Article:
Now to 2015, our most unusual season at the secret location.  Although we had the same Audrey, our Tom #2 did not return.  We had a couple of suitors show up that spring trying to win the heart (and other parts) of our lovely Audrey.  The first male that showed up was dubbed “The Dark Stranger”, due to his coloring and the fact that he had not been previously seen at our nest.  I guess the It’s Just Lunch date didn’t work out, because a week later, a new male showed up.  He was a handsome devil, with extremely mottled feathers.  Our dear friend and osprey expert, Dr. Paul Spitzer, coined the moniker “Calico Tom”, who became our Tom #3.  This is the Tom that is at our nest today, but he has lost his calico appearance.  If you go back to the blogs from 2015, you will surely be able to discern from the photos how Tom got his nickname that year.

But the fun wasn’t over for 2015.  As Audrey patiently incubated her eggs well past their anticipated hatching dates, it became painfully obvious that none of the eggs were viable.  This was attributed to our young male not yet being fertile.  We were so saddened not to have any chicks, but Audrey continued to sit.  Now you must do some homework.  Your assignment is to read two of the blogs from the summer of 2015.  The first is titled “Who Said You Can’t Fool Mother Nature”, published on 7/9/2015.  The second assignment is to read “E.T. Phone Home”, published 7/23/2015.  If you are sitting there reading this blog, I absolutely guarantee you will be extremely happy to read those two blogs.  Bottom line:  None of the eggs from 2015 hatched.  But the teaser is that Tom and Audrey raised three lovely osprey babies that season.  Now how could that have happened if their eggs didn’t hatch, you may be asking?  Do your homework, and you will be rewarded with the answer!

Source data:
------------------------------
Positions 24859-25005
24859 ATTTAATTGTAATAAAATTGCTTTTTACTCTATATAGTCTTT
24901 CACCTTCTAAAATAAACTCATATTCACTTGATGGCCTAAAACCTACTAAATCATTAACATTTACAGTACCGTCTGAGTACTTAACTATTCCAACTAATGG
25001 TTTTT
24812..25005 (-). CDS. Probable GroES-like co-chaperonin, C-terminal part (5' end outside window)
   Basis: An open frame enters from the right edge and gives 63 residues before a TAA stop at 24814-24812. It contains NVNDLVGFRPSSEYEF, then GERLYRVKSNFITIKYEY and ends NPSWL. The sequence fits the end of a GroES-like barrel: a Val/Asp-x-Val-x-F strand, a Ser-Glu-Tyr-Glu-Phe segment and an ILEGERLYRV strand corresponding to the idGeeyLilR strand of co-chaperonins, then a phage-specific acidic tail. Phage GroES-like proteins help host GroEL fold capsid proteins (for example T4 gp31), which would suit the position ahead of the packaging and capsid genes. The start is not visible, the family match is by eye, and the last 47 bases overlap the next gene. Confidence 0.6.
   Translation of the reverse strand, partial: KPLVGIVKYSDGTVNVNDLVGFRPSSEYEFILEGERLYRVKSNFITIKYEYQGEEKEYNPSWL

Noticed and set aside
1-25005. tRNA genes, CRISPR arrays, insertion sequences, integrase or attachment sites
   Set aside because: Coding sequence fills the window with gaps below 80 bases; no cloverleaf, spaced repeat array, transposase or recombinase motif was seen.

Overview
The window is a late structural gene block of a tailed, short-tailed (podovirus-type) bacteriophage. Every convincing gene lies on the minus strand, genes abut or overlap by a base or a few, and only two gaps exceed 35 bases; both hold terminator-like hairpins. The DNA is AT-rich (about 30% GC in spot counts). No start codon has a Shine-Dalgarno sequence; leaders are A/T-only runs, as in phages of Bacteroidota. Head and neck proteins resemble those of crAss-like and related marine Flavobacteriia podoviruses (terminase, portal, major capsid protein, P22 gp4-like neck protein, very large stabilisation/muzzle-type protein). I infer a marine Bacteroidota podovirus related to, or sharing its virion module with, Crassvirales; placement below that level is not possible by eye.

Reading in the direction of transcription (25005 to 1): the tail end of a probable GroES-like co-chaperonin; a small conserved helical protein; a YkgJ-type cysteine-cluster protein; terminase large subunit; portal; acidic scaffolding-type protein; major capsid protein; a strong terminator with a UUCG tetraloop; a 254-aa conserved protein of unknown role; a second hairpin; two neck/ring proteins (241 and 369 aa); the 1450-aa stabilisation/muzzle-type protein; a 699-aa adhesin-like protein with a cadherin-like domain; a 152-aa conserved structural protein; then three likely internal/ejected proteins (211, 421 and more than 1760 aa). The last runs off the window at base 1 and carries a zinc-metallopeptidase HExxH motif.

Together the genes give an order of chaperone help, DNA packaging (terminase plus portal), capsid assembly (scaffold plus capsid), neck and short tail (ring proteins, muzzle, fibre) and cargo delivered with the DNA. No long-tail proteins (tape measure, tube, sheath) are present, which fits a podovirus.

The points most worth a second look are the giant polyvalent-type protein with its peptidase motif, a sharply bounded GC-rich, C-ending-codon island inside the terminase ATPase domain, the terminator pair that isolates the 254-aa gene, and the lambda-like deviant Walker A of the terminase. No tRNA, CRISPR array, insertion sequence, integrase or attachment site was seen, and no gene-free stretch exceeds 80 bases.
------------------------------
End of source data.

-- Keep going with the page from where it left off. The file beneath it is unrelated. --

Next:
So here comes 2016 and the start of our two year run of bad luck, with a little history making thrown in.  Audrey laid three eggs that season on 4/17, 4/20 and 4/23.  On 5/5, Audrey disappeared for over twenty four hours into 5/6, with Tom holding down the fort as best he could until he had to leave to find a meal.  The details of this incident can be found in “History In The Making”, published 5/31/2016.  Two of the three eggs did hatch, one on 5/27 and one on 5/29.  The number of days from laying to hatch were 40 and 39. Before the third egg had a chance to hatch, the nest was attacked the night of 5/31 by a Great Horned Owl, leading to the demise of one newly-hatched chick and the eventual destruction of the third unhatched egg.  For extra credit, read “Mr. Roger’s Neighborhood”, published 6/30/2016.

Last year, our beautiful osprey pair laid three gorgeous eggs on 4/12, 4/15 and 4/18.  On 5/13, a mere four days before the hatching window would be upon us, crows descended on the unattended nest.  Two of the three eggs were destroyed, but the third appeared to still be intact.  Ultimately, the third egg turned out to be damaged beyond viability.  Sadly, for the first time since we have had a nest at the secret location beginning in 1995, Tom and Audrey did not have any chicks to raise.